SANTA CRUZ (CBS SF) — For the first time ever, a sea otter conceived in the wild has been born in captivity, according to researchers at University of California Santa Cruz.
The birth happened at UC Santa Cruz’s Long Marine Laboratory on November 26 and was not widely publicized at the time to limit the pup’s exposure to people, according to a university spokesman.READ MORE: Fairfield Police Arrest 4 Suspected in Catalytic Converter Theft Ring
The pup’s mother, Clara, had been rescued from a beach and it had been determined she had become too accustomed to people to survive on her own, according to the Monterey Bay Aquarium. https://plus.google.com/wm/1/+MontereyBayAquarium/posts/8HosuFTz19m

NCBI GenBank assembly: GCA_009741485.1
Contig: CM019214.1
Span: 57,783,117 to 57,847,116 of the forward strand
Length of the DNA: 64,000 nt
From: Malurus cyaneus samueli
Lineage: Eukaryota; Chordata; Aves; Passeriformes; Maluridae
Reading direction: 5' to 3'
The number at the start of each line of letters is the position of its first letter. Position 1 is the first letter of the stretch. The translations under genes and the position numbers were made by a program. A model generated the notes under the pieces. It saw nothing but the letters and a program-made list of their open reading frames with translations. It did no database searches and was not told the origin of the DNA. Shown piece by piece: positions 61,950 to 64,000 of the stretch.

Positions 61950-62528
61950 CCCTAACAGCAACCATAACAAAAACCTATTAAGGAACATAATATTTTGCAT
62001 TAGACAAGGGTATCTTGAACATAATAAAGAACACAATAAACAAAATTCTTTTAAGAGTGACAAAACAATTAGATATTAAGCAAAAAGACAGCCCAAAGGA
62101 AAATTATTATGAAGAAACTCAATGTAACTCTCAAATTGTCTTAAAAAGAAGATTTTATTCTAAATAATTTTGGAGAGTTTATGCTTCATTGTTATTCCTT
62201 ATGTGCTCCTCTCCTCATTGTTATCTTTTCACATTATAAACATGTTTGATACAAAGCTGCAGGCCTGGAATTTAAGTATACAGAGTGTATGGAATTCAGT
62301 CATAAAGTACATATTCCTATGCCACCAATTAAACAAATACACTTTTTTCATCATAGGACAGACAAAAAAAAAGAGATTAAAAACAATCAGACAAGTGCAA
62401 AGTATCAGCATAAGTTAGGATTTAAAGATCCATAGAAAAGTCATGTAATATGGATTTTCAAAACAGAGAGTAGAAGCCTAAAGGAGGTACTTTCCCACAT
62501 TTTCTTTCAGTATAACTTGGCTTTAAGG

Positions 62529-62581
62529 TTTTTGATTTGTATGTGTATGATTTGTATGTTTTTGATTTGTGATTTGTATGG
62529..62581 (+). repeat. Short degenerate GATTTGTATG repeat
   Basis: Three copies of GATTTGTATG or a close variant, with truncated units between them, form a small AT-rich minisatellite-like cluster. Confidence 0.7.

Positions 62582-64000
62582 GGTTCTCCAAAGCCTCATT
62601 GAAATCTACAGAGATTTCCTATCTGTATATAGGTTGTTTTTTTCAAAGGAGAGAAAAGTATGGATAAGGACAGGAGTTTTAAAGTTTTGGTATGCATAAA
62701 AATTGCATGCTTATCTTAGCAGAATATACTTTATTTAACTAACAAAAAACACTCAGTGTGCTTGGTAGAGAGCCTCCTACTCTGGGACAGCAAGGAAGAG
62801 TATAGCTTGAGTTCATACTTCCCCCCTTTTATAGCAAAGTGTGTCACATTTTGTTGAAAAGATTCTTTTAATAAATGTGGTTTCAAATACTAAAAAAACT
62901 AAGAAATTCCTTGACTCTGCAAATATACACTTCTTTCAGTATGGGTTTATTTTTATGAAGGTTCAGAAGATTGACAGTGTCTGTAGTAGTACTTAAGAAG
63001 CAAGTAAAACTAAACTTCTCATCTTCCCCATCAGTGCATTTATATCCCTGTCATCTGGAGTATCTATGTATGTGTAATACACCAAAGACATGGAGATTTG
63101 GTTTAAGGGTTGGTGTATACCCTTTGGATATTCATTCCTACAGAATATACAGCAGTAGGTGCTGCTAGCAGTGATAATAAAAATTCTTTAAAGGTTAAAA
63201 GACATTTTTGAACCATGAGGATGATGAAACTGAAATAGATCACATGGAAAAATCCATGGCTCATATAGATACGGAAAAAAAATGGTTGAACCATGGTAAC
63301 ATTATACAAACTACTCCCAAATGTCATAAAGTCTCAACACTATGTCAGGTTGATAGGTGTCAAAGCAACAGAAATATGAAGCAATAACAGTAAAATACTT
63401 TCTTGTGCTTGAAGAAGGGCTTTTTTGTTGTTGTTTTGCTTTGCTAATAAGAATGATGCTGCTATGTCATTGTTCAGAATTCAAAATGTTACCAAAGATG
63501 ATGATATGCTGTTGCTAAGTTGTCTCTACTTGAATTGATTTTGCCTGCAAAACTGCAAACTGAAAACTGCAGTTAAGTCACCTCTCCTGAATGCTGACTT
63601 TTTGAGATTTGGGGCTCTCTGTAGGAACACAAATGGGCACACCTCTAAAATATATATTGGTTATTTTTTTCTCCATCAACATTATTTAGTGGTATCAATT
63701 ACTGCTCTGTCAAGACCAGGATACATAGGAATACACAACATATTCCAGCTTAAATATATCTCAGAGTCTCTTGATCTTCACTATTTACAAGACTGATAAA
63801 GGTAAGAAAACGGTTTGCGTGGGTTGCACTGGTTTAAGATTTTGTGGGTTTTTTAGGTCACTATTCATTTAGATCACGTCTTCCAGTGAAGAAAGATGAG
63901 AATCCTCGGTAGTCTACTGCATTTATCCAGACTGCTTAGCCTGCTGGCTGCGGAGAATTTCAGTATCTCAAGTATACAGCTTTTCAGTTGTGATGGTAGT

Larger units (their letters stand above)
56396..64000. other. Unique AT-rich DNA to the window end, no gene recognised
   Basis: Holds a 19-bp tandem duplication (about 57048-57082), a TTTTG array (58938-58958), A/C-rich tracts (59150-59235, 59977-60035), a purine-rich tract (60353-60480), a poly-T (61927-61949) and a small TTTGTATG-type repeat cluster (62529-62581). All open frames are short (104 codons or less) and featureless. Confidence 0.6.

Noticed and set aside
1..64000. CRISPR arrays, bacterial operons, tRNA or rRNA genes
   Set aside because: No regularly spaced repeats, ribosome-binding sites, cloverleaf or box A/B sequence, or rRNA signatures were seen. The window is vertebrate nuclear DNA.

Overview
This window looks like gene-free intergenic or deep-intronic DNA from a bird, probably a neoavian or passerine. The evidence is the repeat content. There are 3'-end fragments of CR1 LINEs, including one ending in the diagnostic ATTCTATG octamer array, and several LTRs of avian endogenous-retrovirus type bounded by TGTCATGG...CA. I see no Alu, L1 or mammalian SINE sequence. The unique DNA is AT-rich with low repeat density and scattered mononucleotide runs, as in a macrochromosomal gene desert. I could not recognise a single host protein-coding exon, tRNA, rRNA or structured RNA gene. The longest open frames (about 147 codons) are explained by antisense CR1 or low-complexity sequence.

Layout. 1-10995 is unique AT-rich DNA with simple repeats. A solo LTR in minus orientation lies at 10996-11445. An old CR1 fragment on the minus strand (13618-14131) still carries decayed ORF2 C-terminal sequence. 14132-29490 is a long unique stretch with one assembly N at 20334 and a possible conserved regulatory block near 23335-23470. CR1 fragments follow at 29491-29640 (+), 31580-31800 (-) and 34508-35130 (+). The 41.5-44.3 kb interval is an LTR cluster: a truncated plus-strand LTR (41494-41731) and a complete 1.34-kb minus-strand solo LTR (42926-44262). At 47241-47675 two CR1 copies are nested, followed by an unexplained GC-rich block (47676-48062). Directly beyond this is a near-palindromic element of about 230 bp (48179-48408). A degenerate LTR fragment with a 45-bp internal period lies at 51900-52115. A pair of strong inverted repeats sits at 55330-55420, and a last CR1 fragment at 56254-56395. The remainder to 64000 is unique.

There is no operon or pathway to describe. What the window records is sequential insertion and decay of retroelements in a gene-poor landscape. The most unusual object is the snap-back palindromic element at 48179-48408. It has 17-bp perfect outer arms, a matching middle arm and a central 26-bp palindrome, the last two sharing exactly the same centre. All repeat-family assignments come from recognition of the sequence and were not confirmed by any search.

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Researchers at UC Santa Cruz are limiting human interaction with the pup while studying Clara’s caloric needs as she nurses.
Otter moms often are so depleted from nursing their pups that they are left skinny, weak and prone to infection and disease. The condition is known as end-lactation syndrome.
Otters are listed as a threatened species and there are about 3,000 otters off the California coast, just under the threshold which would remove otters from the list.MORE NEWS: UPDATE: Estrada Fire Near Watsonville 60% Contained; All Evacuation Warnings Lifted